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Woven-mesh film bags are purr-fect for pet food

Innovative converting process results in a woven-mesh film bag that is durable, attractive, and economical for pet-food producer American Nutrition.
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FILED IN:  Package design  > Structural
     

American Nutrition, Inc. of Ogden, UT, has been in the business of providing fresh, nutritionally balanced pet-food products since 1977. Operating five manufacturing facilities across the country, the company produces more than 300,000 tons annually of pet food and snacks, including dry, baked, and wet foods.

To protect its products and keep them looking good on the retail shelf, in 2006 American Nutrition switched from multiwall paper bags for its larger-size dog and cat food products to woven-mesh SuperTube™ bags from Coating Excellence Intl. (CEI, www.coating-excellence.com). CEI was one of the first companies to begin producing the woven polypropylene bags in the U.S.

Relates American Nutrition purchasing director Jim Stoltz, “We made the change due to consumer demand, improved packaging strength, and better pricing.” The SuperTube is now used for the company’s Atta Boy dog food and Atta Cat cat food in 16-, 34-, 37.5-, and 50-lb bags.

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Domestic supplier emerges

Until recently, woven-mesh film bags for pet food and other non-human food products were available primarily from China (see News item on p. 10). Two years ago, flexible packaging converter CEI, Wrightstown, WI, completed a 120,000-sq-ft expansion to accommodate new equipment for the production of its SuperTube bag for use by U.S. pet-food manufacturers.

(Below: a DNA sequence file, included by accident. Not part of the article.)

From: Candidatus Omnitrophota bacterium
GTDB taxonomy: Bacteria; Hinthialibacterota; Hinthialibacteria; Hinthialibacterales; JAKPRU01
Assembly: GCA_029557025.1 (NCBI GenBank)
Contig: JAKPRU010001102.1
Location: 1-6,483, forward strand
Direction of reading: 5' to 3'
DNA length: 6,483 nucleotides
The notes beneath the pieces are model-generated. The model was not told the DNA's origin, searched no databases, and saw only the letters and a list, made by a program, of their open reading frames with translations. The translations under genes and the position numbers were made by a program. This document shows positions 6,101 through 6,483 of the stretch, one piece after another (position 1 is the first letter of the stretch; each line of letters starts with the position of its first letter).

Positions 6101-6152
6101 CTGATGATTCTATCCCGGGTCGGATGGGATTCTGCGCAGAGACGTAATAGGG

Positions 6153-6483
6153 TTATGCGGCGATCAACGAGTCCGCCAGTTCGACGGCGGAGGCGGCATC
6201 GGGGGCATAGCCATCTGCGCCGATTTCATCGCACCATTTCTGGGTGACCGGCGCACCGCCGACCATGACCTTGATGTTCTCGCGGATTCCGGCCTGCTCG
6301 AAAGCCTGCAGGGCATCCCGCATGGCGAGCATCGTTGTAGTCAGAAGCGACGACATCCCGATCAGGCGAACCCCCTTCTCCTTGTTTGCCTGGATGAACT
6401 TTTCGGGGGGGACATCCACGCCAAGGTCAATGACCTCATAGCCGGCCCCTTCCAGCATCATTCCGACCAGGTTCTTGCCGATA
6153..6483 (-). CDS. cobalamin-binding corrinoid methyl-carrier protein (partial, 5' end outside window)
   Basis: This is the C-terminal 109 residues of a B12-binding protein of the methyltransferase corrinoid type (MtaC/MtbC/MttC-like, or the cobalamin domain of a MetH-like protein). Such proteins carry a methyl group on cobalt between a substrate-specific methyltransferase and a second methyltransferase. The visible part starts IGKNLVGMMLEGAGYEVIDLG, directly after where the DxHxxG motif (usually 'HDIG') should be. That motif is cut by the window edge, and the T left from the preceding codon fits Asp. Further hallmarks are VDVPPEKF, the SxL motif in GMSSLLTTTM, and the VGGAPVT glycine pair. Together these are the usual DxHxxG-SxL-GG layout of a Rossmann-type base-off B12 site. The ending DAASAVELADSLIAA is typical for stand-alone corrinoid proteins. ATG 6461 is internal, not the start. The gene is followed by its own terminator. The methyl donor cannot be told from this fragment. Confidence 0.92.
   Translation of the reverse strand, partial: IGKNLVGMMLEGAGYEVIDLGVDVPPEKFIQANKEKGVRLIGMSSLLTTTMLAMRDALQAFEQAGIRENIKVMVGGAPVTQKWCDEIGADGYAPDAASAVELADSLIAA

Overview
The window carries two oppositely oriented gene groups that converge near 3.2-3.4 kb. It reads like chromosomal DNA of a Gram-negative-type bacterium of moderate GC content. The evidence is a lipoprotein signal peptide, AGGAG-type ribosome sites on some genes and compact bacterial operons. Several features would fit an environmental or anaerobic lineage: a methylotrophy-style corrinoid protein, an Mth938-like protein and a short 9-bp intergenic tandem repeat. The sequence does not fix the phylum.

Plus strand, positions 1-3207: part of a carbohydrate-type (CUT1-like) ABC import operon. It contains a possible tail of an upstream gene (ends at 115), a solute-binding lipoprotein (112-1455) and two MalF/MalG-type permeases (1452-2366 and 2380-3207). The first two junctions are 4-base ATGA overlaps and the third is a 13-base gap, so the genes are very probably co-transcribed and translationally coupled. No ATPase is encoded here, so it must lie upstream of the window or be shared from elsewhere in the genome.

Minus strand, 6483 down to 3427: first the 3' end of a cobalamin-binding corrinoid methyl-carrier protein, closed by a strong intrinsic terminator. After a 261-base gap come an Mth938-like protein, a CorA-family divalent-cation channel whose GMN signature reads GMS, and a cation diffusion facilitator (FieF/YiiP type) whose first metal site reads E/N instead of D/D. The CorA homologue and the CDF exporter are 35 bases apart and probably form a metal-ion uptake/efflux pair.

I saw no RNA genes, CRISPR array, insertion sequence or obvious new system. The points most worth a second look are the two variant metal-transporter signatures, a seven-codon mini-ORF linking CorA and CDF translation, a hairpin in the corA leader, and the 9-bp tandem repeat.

“Paper bags were a problem for our customers because some would break open during distribution or after they arrived at retail stores,” says CEI Bag Division general manager Lynda Swenson. “Additionally, the quality and logistics of printing mesh bags offshore to save money created many production challenges for these customers.

“We were approached by customers to solve the problem by developing a higher-quality package that could be manufactured in the U.S. This is really our specialty—to innovate new ideas in packaging and engage our equipment suppliers to create one-of-a-kind machines to do the job.”

The expansion, which brought CEI’s facility to a total of 600,000 sq ft, included the addition of an eight-color Windmöeller & Höelscher (www.whcorp.com) Astraflex® direct-drive, central-impression flexo press; an extrusion laminator from a proprietary supplier; and seven bag-making machines, also proprietary.

During a visit by Packaging World, CEI president Michael Nowak explained that each piece of equipment was chosen for its proficiency in producing the SuperTube bag. “W&H provides outstanding printing utilizing water-based inks on film,” he said. “The extruder has unique capabilities to laminate to a woven tube in one pass, and the bag lines are designed to run woven very efficiently.”

The bag used by American Nutrition is constructed of a 70-ga reverse-printed biaxially oriented PP laminated via a PP extrudate to a 10x10- (warp x weft), 850-denier woven PP mesh tube. Film, extrudate, and mesh are supplied by a number of vendors; the water-based ink used to reverse-print the film is supplied by Sun Chemical (www.sunchemical.com).

CEI can produce bags that range in size from 12 to 20 in. wide and that vary in length from 20 to 46 in. Most bags it manufactures are 20- to 60-lb capacities.

Tube lamination is challenging